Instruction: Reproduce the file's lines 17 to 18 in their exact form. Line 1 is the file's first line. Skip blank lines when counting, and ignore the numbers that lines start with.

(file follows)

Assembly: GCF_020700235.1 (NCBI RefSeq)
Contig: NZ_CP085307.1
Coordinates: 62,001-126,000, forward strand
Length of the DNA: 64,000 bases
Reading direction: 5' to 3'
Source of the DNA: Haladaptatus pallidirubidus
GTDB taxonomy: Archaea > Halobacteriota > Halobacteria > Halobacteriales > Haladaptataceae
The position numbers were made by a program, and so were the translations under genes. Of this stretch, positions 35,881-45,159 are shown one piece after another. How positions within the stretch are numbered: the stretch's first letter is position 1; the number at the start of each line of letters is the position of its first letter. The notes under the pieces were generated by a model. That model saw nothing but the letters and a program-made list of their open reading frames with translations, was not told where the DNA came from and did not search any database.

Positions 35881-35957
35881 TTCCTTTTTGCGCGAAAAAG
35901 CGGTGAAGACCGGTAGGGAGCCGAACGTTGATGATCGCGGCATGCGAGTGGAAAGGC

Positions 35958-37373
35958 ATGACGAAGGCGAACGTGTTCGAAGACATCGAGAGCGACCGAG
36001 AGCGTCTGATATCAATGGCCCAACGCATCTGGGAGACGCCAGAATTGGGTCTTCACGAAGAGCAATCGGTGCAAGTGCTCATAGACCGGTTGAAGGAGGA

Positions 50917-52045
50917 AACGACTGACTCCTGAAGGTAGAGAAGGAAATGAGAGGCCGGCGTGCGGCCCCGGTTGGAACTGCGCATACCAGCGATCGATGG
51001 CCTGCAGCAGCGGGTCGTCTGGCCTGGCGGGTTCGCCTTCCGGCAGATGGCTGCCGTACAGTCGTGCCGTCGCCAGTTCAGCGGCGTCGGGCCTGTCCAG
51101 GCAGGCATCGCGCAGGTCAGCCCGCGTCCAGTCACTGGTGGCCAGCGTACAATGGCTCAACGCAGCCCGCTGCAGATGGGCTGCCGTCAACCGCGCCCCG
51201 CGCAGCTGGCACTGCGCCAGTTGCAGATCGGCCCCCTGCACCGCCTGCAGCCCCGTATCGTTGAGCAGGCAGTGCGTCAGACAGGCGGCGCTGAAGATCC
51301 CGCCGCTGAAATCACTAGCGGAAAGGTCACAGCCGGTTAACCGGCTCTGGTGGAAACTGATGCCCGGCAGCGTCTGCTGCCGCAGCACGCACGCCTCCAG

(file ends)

51001 CCTGCAGCAGCGGGTCGTCTGGCCTGGCGGGTTCGCCTTCCGGCAGATGGCTGCCGTACAGTCGTGCCGTCGCCAGTTCAGCGGCGTCGGGCCTGTCCAG
51101 GCAGGCATCGCGCAGGTCAGCCCGCGTCCAGTCACTGGTGGCCAGCGTACAATGGCTCAACGCAGCCCGCTGCAGATGGGCTGCCGTCAACCGCGCCCCG